Google To Crack Down On Annoying Pop-Up Ads On Mobile Sites

There is a website I used to visit on a daily basis that has recently adopted pop-up ads and when they’re displayed on the mobile phone, it cripples my ability to view the main content. How I hate pop-up ads. Google seems to understand my consternation because it has just announced that websites with intrusive pop-up advertising will be demoted in its search engine rankings. Here’s what you need to know.

Online ads are part and parcel of surfing the web. We get it; websites need a way to make money, especially when they have full-time staff creating free content (that includes Lifehacker Australia, by the way). But some websites just take it too far. They throw pop-up ads at users, often with the smallest ‘close’ button that you can barely see on the webpages which makes you accidentally click on the ads. Then they will either bounce you to other sites you had no intention of visiting in the first place or, worse, download files that may be malicious in nature.

These annoying ads severely impact the user experience as they take over websites and most of the time you need to dismiss them before you can access the content you were looking for. Google agrees:

“Pages that show intrusive interstitials [pop-ups] provide a poorer experience to users than other pages where content is immediately accessible. This can be problematic on mobile devices where screens are often smaller.”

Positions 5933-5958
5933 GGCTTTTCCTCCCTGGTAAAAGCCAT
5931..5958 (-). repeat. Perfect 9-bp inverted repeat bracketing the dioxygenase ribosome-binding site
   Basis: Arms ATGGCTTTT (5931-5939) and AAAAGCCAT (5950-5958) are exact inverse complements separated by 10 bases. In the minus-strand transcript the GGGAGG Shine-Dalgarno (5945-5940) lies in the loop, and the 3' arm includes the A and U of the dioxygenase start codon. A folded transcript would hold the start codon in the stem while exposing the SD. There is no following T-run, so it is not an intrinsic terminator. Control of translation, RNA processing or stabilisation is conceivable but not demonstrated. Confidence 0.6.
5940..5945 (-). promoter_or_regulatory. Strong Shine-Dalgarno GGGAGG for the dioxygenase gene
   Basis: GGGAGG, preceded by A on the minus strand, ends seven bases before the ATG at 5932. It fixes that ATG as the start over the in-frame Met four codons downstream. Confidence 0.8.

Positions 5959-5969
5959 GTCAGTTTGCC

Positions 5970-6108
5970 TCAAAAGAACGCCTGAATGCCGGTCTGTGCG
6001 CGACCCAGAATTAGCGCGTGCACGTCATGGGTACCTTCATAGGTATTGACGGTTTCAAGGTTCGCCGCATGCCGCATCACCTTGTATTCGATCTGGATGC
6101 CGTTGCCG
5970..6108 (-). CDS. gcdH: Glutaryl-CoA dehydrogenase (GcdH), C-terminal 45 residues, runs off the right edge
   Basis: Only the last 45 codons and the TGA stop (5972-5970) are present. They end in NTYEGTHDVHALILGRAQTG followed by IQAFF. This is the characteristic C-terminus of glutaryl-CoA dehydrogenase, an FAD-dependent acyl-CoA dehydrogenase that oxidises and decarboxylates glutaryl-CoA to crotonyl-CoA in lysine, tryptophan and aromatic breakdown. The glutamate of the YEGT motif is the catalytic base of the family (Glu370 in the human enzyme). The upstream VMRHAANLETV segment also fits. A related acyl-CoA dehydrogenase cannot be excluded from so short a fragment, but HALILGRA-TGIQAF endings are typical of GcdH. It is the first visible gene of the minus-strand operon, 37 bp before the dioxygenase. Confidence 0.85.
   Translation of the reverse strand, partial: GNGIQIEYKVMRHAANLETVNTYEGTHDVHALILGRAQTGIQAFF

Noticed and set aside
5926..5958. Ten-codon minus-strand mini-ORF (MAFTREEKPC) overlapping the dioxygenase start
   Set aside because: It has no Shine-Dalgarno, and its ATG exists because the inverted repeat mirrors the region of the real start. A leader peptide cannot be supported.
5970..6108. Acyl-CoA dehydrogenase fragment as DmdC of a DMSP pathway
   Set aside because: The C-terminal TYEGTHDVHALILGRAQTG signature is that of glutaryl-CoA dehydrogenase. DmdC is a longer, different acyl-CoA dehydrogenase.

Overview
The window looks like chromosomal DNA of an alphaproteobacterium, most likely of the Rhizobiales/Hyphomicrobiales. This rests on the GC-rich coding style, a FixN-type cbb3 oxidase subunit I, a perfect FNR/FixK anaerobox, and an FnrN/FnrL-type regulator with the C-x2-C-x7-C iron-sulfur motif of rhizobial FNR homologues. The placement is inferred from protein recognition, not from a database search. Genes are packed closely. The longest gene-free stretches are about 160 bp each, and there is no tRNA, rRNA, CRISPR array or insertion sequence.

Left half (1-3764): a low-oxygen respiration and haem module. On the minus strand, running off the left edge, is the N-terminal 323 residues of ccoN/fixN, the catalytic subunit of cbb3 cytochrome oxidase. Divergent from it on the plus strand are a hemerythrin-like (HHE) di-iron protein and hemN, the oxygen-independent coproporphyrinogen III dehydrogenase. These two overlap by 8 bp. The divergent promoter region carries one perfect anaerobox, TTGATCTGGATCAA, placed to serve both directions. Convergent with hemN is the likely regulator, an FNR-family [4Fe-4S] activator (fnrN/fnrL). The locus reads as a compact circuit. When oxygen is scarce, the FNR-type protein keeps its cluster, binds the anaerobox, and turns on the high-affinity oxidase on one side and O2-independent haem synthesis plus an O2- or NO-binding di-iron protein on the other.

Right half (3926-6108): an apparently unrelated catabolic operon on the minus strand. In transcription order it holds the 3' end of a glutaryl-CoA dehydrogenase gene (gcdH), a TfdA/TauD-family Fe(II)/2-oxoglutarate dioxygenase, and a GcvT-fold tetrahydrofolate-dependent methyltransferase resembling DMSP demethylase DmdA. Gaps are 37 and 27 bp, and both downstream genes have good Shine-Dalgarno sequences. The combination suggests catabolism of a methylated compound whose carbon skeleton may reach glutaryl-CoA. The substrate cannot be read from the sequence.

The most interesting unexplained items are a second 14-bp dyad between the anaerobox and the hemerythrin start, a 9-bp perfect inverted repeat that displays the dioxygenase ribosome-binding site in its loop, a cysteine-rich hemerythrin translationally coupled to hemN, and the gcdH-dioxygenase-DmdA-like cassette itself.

Then company has announced a move to address intrusive interstitials:

“To improve the mobile search experience, after January 10, 2017, pages where content is not easily accessible to a user on the transition from the mobile search results may not rank as highly [on Google’s search engine.”>

Some examples of interstitials that Google is trying to combat include:

  • Pop-ups that cover the main content that appear after the user navigates to a page from search results or while they are looking through a page.
  • Standalone interstitials that users have to dismiss before accessing the main content.
  • Web page layouts where the above-the-fold portion of the page appears similar to a standalone interstitial but the original content has been inlined underneath the fold.

Google did recognise that some websites are responsible in using popups and gave some basic guidelines on interstitials that won’t cause a website to be demoted in its search engine rankings. These will come in handy for website developers and page owners who want to stay on top of Google’s search engine:

  • Interstitials that appear to be in response to a legal obligation, such as for cookie usage or for age verification.
  • Login dialogs on sites where content is not publicly indexable. For example, this would include private content such as email or unindexable content that is behind a paywall.
  • Banners that use a reasonable amount of screen space and are easily dismissible. For example, the app install banners provided by Safari and Chrome are examples of banners that use a reasonable amount of screen space.

You can read more about the changes over at the Google Webmasters blog.

[Via Google Webmasters blog]

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